Photos: Jeffco Teachers, Students “Occupy Wadsworth”

jeffcokid1Photo via Twitter

FOX 31 reported Friday evening, as controversy over the radical agenda of the new conservative Jefferson County Board of Education continues to grow:

Teachers, parents and students lined several intersections along Wadsworth Boulevard, to show support for Jefferson County teachers and students, while also voicing frustration with the conservative, 3-2 school board majority.

“There is miscommunication happening and there is not transparency,” said Sarah Freza, a Jeffco parent and middle school teacher.

Many said there was not transparency when negotiations with teachers stalled, the long-time superintendent resigned, and a nationwide search for a replacement led to one finalist.

9NEWS:

This is part of a effort called "Boots on the Boulevard" where protesters stand at major intersections along Wadsworth from 104th Avenue on the north end to Chatfield Avenue on the south end. They are upset with recently elected board members Ken Witt, John Newkirk, and Julie Williams who make up the majority.

"Right now, we feel very kicked to the side," [teacher Sarah] Jenkins said.

She is worried about teacher pay and respect for teachers. Protesters have also have concerns that Witt, Newkirk, and Williams have made cuts to full day kindergarten while adding funds to charter schools…

Protesters are also upset with the selection of a solo finalist for superintendent, Dan McMinimee, who is the current assistant superintendent of Douglas County. In Douglas County, a conservative controlled school board [has] launched a series of school reforms including a market-based pay for performance program for teachers and an effort to launch school vouchers.

For those not familiar with the local geography, Wadsworth Boulevard is the principal north-south artery of suburban Jefferson County, running directly through the county's heavily populated cities of Westminster, Arvada, Wheat Ridge, Lakewood, and Littleton. From our observation, the "Boots on the Boulevard" demonstration involved literally hundreds of teachers, parents, and students, at major intersections running the whole length of Wadsworth in the middle of rush hour. The level of visibility Jeffco teachers achieved Friday afternoon is greater than just about any earned media coverage could ever net them. It's reasonable to assume that much of the voting public in Jefferson County is unaware something controversial is happening with their new school board, or even that there is a new school board.

A whole lot of voters got the message Friday afternoon. More photos after the jump.

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Jeffco School Board About As Transparent as Mud

The Jefferson County School Board has been in a bit of upheaval since three hard-right Republicans were elected last fall. The new board, led by President Ken Witt, began breaking laws and writing out big checks from their first day on the job. Witt and friends have even made it a point to avoid answering media questions.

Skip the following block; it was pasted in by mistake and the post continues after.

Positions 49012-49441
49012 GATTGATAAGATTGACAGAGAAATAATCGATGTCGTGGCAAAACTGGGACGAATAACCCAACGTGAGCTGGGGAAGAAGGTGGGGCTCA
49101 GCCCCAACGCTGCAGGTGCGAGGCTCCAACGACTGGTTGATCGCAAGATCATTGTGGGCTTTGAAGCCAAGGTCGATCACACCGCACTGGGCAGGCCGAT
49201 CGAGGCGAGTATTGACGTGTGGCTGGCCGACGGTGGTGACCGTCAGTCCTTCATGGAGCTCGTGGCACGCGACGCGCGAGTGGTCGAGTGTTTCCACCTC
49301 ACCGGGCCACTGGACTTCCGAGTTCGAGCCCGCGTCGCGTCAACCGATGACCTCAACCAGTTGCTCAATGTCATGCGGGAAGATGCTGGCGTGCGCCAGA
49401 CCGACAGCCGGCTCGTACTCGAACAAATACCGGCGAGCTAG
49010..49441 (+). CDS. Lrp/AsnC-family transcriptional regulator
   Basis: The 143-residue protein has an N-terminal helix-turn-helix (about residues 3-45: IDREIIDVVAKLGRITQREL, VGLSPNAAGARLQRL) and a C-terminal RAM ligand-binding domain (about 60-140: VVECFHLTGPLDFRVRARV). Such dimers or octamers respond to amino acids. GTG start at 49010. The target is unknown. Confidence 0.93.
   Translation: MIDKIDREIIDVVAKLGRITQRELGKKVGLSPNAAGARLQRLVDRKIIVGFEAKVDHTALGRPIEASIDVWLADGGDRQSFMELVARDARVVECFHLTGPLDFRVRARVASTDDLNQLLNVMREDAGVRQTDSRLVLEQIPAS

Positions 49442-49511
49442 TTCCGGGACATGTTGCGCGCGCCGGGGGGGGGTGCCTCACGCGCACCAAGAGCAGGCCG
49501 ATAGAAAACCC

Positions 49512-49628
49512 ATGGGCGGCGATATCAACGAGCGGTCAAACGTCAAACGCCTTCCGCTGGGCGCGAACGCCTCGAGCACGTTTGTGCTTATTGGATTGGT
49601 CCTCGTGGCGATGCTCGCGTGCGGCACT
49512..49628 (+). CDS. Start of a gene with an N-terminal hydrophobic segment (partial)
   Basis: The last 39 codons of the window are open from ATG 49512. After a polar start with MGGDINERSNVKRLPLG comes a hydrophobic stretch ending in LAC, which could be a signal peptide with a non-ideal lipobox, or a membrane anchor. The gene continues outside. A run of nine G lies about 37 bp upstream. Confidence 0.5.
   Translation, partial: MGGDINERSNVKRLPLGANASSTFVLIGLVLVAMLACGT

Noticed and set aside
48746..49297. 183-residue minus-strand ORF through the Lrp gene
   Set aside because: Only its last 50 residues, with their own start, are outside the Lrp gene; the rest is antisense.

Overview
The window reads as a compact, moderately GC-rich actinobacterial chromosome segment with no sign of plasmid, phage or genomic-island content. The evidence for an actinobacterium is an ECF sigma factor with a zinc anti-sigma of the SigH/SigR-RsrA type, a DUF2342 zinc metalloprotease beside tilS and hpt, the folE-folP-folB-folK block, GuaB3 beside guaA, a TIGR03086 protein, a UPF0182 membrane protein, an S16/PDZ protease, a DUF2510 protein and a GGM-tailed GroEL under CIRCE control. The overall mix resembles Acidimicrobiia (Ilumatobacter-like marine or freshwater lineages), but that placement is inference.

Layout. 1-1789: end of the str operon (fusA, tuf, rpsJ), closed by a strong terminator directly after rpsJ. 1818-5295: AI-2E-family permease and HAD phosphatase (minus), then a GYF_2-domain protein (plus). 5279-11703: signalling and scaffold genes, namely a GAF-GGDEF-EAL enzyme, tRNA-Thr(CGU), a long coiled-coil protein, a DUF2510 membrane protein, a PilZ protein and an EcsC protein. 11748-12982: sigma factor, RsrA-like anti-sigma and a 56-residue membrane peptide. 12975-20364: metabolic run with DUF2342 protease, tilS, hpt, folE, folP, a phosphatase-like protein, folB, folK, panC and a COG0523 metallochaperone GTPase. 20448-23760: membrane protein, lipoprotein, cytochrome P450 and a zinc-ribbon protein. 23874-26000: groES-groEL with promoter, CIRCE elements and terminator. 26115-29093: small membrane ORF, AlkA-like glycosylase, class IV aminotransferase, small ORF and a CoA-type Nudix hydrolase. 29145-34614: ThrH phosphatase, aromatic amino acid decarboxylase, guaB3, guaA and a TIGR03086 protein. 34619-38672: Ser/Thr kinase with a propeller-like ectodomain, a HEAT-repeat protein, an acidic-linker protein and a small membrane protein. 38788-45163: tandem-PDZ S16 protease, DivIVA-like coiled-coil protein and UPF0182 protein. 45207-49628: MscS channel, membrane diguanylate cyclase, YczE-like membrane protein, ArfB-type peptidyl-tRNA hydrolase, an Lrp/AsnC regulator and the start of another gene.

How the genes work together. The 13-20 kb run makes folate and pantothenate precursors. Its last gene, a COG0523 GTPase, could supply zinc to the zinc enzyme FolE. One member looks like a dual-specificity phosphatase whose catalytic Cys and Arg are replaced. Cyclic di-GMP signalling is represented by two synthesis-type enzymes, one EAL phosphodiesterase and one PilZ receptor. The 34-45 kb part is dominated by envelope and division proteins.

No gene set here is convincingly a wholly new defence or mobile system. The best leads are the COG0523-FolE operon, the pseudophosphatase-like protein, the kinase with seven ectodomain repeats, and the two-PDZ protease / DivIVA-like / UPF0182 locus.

Dan McMinimee

Dan McMinimee. His last name will be on spelling tests.

So it was no surprise to hear that, by a 3-2 vote last weekend, the Republicans on the school board rammed through a single candidate to become the next Jefferson County Schools Superintendent. Not a narrow list of candidates. Not even two candidates. Just Dan McMinimee. The board paid a recruiting firm $40,000 to conduct a nationwide search, and — SURPRISE!!! — the Republicans on the board chose an assistant superintendent from Douglas County (which has been the centerpiece of a battle to promote vouchers even while the district was performing well). As John Aguilar wrote earlier this week for the Denver Post:

"I was very disappointed to hear this decision," said Jonna Levine, a parent of a former student still active in school organizations and activities. "I was hoping we would find somebody from someplace other than Douglas County. But I think it's the direction where this board has been headed all along."

The long-time hallmark of Jeffco education, Levine said, was strong collaboration among administration, teachers, parents and the community. She said this new board has been less collaborative and transparent.

McMinimee said Saturday night that over the next two weeks he'll be meeting with several Jefferson County groups.

"I hope they ask the tough questions," McMinimee said. [Pols emphasis] "I'm excited to work with the parents, teachers, staff and community to continue the great work they've been doing and to build on that."

Well, that leads us nicely into another Aguilar story updated this morning. As the Denver Post reports:

Jefferson County Schools superintendent finalist Dan McMinimee faced a decidedly tough crowd Thursday, as dozens of people came to an open house at Wheat Ridge High School to set eyes for the first time on the man who more than likely will take the reins of the state's second-largest school district.

Parents and teachers in this deeply divided district challenged McMinimee, who on Saturday was named by the board as the sole contender for the superintendent post, on a number of topics ranging from charter schools to teacher pay to community unity…

…Things got off to a rough start at the meet and greet when McMinimee announced that he would take questions on a one-on-one basis only, prompting some in the crowd to ask how that bolstered transparency. He later sat down at a table and answered questions in front of everyone. [Pols emphasis]